The leader is the biggest variable in a human system
The Emotional Intelligence work of Daniel Goleman, while primarily a personality and skills approach, has helped increase awareness of systems thinking by emphasizing the amplified impact that the leader has on the emotional health of the system. The leader is not, of course, the only variable. A systemic approach encourages everyone to start with themselves, and fosters ownership and involvement at every
level. None the less, the emotional and systemic intelligence of the hierarchical leadership remains the biggest variable.
The Emotional Field
People are more connected than they realize. Your emotion effects others (are you tense or relaxed?).
Your approach to the conversation effects others (are you putting all of your energy into being heard, or are you also listening?). Your past impacts you and hence others (your history with a person or a group, how you feel about positional authority, etc.). The same can be said of everyone.
Family systems therapists call this convergence of past and present variables the emotional field. Like gravity, it’s invisible. You can only tell it is there by the effects. If it is a strong field, the effects are predictable. For example, if a boss is (or seems) displeased with us, most people react just as
they did as a child when disciplined by their parents. They get sucked into the field of parent-child emotionality. We become more practiced at hiding our reactions, but the internal experience is much the same.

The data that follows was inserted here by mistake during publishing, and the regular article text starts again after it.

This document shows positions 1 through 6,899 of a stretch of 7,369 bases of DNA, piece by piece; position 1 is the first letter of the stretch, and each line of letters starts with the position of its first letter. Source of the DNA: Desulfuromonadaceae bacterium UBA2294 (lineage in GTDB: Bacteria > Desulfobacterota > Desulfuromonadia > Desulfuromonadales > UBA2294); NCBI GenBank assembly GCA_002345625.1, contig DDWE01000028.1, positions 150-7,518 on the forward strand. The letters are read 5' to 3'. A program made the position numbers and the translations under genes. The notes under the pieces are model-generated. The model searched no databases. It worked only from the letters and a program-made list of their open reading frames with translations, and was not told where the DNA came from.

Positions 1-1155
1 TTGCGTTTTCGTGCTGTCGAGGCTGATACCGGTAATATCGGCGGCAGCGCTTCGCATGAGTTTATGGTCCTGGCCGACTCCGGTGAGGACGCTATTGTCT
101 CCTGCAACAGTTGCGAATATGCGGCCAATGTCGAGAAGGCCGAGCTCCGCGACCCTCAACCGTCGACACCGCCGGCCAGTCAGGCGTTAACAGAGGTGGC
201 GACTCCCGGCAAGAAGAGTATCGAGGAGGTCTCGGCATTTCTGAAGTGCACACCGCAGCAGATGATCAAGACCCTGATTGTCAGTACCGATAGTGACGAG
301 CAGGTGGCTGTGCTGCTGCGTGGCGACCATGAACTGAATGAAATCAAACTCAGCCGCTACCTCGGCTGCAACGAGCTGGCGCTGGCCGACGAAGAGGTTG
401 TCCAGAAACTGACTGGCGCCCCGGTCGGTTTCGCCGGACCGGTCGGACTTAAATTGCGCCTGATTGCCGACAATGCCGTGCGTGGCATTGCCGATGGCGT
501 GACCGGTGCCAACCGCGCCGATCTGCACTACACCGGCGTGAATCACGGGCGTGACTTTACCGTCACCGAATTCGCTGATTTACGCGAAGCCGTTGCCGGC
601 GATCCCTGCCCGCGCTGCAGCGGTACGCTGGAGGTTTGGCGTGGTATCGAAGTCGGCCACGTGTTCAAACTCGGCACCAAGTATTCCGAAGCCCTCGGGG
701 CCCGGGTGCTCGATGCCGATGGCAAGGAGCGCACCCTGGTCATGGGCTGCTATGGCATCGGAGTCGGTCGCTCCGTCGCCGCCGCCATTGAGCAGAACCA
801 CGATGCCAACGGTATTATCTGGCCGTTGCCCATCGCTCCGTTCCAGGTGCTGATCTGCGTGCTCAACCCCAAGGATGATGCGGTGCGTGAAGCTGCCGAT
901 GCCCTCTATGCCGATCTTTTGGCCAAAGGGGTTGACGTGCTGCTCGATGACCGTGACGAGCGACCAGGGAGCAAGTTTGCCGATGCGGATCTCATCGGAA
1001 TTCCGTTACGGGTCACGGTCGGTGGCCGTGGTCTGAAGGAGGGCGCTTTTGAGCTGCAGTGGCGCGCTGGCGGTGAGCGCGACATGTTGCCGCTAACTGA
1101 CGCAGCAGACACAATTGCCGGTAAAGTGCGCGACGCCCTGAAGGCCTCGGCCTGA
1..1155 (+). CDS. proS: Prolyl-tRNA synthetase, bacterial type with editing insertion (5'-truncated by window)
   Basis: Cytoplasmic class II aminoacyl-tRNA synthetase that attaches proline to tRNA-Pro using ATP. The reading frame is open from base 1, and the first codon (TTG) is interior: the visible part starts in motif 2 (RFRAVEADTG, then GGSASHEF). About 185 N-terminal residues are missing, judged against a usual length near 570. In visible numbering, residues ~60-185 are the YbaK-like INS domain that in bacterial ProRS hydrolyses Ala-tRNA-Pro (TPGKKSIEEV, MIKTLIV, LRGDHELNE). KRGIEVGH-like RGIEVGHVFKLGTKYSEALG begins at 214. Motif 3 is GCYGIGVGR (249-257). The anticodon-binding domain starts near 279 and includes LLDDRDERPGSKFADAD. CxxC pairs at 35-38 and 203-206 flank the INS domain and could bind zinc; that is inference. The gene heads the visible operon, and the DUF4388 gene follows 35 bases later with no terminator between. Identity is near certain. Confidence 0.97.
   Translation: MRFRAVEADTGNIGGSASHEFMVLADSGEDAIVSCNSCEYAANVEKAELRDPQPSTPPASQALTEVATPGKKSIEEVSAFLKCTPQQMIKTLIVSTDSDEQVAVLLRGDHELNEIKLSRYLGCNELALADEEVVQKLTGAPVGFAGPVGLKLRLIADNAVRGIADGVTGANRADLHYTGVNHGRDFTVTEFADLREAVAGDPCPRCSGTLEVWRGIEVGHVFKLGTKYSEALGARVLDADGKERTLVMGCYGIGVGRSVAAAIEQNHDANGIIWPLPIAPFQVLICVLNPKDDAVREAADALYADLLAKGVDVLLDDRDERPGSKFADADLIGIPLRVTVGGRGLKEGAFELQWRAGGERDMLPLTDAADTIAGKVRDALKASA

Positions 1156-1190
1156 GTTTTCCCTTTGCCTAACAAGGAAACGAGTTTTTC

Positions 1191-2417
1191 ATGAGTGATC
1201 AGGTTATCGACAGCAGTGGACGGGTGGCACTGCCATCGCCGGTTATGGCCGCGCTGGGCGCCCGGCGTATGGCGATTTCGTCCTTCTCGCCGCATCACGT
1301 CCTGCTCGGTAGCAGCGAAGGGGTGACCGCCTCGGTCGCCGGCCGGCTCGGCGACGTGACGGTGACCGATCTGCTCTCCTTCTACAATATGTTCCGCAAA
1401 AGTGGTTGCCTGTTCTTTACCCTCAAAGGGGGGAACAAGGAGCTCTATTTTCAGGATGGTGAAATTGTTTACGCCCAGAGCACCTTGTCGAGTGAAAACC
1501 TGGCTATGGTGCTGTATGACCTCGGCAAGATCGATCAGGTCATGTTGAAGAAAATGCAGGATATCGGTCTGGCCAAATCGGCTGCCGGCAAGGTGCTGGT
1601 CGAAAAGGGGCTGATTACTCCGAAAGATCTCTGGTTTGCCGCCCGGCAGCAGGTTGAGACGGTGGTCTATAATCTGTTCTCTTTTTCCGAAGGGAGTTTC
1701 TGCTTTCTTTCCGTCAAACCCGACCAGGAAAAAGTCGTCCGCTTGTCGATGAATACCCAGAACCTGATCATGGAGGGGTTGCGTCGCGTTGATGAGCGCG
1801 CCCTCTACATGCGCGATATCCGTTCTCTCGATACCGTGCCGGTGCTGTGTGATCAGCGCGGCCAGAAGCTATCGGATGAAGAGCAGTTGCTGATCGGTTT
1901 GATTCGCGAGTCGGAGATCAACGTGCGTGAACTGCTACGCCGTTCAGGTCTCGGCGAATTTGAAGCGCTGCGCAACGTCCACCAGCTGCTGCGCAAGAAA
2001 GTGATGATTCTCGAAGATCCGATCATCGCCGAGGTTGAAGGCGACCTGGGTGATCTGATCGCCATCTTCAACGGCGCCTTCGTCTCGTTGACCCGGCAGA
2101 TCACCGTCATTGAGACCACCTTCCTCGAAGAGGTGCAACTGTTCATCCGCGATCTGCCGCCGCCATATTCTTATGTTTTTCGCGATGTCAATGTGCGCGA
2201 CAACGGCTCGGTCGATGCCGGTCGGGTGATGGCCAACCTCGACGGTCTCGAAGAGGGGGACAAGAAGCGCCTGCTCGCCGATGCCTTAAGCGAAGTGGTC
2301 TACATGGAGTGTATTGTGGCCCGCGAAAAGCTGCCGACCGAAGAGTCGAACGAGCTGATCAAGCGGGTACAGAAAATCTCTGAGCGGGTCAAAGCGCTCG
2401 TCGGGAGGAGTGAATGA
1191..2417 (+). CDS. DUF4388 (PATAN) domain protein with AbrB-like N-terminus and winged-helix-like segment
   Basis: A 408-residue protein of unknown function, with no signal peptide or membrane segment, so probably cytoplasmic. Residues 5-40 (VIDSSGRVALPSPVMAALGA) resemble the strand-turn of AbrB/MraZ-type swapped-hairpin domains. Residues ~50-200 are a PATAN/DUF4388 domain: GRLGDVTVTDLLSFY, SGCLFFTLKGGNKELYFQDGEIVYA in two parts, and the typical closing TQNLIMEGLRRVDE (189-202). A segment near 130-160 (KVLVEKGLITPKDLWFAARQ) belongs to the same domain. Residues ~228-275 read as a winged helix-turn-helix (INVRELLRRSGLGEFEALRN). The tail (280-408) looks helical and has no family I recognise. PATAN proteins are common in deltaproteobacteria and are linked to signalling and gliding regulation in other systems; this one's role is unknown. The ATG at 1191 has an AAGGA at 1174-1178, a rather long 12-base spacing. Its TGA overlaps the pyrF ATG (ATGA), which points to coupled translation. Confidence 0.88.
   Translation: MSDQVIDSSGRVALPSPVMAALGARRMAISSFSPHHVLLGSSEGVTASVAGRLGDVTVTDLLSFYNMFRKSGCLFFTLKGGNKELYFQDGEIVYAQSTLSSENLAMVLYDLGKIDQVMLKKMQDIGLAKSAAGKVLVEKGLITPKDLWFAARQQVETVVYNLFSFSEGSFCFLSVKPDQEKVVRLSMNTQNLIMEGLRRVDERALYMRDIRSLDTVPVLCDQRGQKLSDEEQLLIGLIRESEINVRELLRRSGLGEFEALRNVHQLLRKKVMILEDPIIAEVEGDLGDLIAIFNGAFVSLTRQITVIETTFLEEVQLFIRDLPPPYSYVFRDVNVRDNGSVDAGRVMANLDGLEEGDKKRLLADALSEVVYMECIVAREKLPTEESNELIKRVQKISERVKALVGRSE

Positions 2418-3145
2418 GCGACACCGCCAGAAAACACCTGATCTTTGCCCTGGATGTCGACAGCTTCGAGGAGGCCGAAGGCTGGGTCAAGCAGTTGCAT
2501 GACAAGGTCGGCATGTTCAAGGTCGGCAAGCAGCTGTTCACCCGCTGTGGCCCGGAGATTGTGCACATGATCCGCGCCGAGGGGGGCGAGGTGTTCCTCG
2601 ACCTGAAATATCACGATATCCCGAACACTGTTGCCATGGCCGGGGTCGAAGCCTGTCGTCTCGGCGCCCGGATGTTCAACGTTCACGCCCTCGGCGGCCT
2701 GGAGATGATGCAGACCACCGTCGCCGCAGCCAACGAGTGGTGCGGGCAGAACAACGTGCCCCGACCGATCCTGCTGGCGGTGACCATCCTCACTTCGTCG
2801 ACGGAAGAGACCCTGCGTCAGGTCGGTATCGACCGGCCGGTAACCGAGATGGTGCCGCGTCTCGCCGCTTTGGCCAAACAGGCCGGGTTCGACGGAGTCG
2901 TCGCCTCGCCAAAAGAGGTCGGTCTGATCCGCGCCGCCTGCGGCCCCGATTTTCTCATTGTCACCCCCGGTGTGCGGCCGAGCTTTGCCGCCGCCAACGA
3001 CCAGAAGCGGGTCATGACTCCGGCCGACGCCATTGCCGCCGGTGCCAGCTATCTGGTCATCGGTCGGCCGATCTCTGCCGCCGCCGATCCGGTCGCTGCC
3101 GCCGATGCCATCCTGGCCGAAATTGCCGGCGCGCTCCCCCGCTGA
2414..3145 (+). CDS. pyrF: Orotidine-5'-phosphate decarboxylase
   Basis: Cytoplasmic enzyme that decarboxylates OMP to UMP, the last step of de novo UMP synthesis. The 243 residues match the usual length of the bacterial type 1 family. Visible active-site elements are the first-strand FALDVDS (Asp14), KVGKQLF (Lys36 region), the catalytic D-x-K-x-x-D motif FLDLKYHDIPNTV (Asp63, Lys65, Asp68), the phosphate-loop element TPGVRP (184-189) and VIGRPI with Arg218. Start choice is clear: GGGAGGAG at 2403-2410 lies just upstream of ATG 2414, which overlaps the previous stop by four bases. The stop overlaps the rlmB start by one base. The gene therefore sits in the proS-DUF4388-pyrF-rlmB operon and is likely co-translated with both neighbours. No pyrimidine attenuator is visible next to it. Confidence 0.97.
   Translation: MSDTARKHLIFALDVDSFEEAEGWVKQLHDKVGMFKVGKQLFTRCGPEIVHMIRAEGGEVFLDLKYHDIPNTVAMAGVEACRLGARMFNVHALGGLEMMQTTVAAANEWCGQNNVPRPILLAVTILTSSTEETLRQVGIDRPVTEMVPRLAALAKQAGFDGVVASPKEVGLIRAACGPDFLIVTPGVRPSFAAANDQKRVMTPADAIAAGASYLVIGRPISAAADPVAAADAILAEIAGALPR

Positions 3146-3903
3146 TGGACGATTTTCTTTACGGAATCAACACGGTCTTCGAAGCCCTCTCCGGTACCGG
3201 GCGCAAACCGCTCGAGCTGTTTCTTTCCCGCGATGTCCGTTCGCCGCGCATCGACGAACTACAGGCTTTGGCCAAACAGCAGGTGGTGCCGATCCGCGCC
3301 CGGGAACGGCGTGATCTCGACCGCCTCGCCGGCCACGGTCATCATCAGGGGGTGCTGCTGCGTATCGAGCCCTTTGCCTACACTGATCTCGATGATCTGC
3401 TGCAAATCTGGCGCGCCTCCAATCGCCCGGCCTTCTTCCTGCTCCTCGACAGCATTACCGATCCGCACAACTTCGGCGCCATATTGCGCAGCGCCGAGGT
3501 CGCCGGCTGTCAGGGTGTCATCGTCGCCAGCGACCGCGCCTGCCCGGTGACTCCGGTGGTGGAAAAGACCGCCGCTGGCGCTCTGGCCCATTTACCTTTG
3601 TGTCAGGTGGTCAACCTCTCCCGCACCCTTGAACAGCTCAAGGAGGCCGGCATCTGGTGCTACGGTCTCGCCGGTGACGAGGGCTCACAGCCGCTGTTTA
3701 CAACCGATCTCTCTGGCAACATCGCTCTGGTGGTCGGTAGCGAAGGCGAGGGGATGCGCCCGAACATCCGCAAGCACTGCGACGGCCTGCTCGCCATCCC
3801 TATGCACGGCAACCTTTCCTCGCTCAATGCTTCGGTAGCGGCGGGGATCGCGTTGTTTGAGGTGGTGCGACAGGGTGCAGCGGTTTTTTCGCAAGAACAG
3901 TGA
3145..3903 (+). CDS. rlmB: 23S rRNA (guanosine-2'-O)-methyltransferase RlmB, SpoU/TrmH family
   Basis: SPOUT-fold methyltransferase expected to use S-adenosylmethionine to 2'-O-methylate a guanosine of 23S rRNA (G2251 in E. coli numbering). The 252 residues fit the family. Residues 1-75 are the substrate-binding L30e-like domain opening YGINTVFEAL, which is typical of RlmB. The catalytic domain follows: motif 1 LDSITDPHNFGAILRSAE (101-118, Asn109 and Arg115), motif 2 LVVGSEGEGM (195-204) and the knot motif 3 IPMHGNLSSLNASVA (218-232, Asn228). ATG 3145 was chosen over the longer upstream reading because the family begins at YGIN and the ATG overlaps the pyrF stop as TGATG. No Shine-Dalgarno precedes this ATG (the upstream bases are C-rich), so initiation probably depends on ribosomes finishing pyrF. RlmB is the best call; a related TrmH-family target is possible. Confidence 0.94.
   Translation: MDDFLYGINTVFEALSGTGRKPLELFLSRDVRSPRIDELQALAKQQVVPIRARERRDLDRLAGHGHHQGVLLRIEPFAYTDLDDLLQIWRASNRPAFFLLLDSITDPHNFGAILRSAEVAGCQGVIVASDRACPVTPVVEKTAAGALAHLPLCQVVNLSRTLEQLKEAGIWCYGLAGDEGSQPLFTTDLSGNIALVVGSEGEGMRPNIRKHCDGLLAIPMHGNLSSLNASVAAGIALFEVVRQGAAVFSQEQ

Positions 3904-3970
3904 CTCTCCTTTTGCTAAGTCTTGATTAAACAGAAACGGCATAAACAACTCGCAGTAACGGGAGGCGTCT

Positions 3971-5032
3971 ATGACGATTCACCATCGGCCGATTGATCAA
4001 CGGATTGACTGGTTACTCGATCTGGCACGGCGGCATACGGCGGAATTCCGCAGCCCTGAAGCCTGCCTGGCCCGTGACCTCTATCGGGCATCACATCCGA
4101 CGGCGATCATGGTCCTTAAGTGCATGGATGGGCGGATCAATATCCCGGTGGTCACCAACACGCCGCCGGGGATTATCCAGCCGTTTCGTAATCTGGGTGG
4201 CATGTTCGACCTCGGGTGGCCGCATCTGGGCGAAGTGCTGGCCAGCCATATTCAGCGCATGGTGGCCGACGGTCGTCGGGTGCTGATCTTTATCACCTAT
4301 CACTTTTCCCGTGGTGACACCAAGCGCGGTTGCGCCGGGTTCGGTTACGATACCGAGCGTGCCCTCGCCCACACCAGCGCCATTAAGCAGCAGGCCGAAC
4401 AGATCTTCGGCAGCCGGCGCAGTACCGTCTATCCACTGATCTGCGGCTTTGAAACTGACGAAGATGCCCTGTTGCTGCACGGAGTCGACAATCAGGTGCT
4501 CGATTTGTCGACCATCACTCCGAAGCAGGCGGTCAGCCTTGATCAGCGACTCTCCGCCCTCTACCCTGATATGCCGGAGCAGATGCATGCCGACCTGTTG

Given the above, every relationship is a complex system, with its own field. In other words, every relationship – between people, between groups, between layers in the hierarchy – is a reinforcing loop. Each of us is part of the behavior we are experiencing from others…the behavior we like and the behavior we don’t like. And each system craves stability, even when it is dysfunctional. This homeostasis is very hard to break. People instinctively resist most change. Real change requires recognizing the dysfunctional patterns in the system (such as finger pointing), and then patient and persistent leadership towards more productive behaviors.
Take a stand, stay connected
Most of us gravitate one way or the other. We may be good at driving towards task or saying what
we think whether or not it upsets people, or we may be good at building relationships but not so good at taking stands that risk relationship. People get pulled to one or the other extreme by systemic pressure. The ability to do both simultaneously is a core systems thinking leadership skill.
If you change individuals without changing the system, you’ll still have problems. If you swap out the parts when there is misalignment, the new parts will simply grind against each other. Yet that is the primary
approach most management teams take…swap out the parts or rearrange them (i.e., change the structure). Real change requires working on alignment throughout the system, and helping the people at every level think and act systemically.
Real change requires a critical mass managing problems with a new paradigm. What’s your paradigm?
Gil Crosby, first published in Human Factors, Fall 2007, Volume 8, Issue 1